Healthcare is in a state of rapid change. Although practice environments have become more complex, educational delivery methods have remained stagnant. Innovative technologies provide opportunities to enhance nursing student learning and help nursing programs become more responsive to changes in the practice environment; however, obstacles may hinder successful implementation. With the increasing complexity of today’s health care environment, innovations in nursing curricula are necessary. This chapter explores some of the general challenges associated with the integration of innovative educational technologies, as well as some challenges unique to virtual simulation. It helps the reader to analyze the challenges of integrating educational technologies into nursing education associated with faculty, administrators, and students. It also helps the reader to examine practical and philosophical barriers related to technology integration and explores challenges unique to the adoption of virtual simulation.
Your search for all content returned 213 results
Simulation has many advantages for nursing education, some of which include creating safe learning environments for students and reinforcing information learned in the classroom; it also has the advantage of being available in inclement weather as well as 24 hours a day for student access. Simulation in nursing is one of many methods used for teaching students. Teaching and learning in a virtual learning environment has many advantages for administrators, faculty, and students. One of the advantages includes the use of other disciplines to help create or participate in a virtual world learning experience. The virtual learning environment can be created to look similar to real communities, disaster areas, or homes, with avatars populating that environment. The advantage to using virtual reality, rather than a real-life experience, is that in real life, students could be immersed in an environment that could cause them harm.
This chapter provides an alternative view of traditional leadership, describing assumptions of leadership in global health and how these assumptions, along with leadership skills, can be adapted fluidly among members of global health projects in order to maintain partnerships. Global health nursing leadership occurs within organizations and the highest levels of government, but the concept of leadership in global health nursing extends to nurses working within nongovernmental organizations or serving as volunteers on health care teams. Critical team leadership roles include the following: convener, visionary, strategist, and team builder. Leadership roles will continue to emerge throughout the partnership as the need arises, and partners will assume leadership roles according to their personal and professional skills as well as experience. The chapter then provides two case studies that demonstrate the challenges involved in maintaining partnerships between academic institutions in different countries.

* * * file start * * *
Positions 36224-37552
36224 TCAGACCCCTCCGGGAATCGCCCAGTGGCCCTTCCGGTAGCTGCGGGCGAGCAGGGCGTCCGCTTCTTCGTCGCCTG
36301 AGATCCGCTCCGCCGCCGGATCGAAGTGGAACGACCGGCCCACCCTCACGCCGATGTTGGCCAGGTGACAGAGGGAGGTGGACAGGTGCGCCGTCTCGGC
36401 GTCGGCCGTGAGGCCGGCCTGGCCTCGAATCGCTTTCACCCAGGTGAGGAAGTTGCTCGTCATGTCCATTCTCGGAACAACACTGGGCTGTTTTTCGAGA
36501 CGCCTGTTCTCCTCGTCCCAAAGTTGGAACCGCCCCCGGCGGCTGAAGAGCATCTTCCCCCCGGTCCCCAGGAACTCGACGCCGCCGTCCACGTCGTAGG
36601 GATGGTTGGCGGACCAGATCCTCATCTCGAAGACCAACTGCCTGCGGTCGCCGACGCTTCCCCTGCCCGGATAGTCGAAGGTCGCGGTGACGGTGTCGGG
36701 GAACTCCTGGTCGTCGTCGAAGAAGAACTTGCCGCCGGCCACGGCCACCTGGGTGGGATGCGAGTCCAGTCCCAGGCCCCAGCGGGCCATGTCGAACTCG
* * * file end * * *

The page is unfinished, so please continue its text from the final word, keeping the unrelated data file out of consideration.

This chapter addresses many requisite elements of the doctor of nursing practice (DNP) essentials and answers a variety of practice questions. In the world of always-competing priorities, ever-increasing complexity, and persistent uncertainty, how do organizations manage to stay on track, move forward, evolve, and even succeed? The chapter explores the answers to these and other questions that arise when observing organizations, both large and small. It discusses a sample organizational framework that allows nurse executives and managers to lead and stay on course. The chapter introduces the concepts of strategy, alignment, organizational planning, executing, and monitoring as well as provides sample tools for accomplishing these important leadership functions. It then looks at capital budgeting, projects feasibility, evaluation, and selection and provides a sample model for financial decision making. Although the concepts and tools contained herein are widely applicable to many industries, the chapter concentrates on nursing services and nursing education.
This chapter focuses on factors that began the process of silencing the voices of the immigrant midwives. In debating the ‘midwife problem’, much was written in the early 1900s about the abysmal mortality and morbidity statistics at that time. A New York State midwifery law enacted on June 6, 1907, empowered this city to adopt rules and regulations and adopt ordinances governing the practice of midwifery. Carolyn Conant Van Blarcom was one of the first voices to advocate that nurses, particularly public health nurses, be trained in midwifery. First School for midwives in the United States was the Bellevue school for Midwives, opened in July 1911. The enticement to childbearing woman that took them into the hospital was the promise of painless childbirth from the use of twilight sleep. Nursing underwent professionalization with national organizations, journals, and educational programs and standards approximately 50 years after medicine did in the mid-1800s.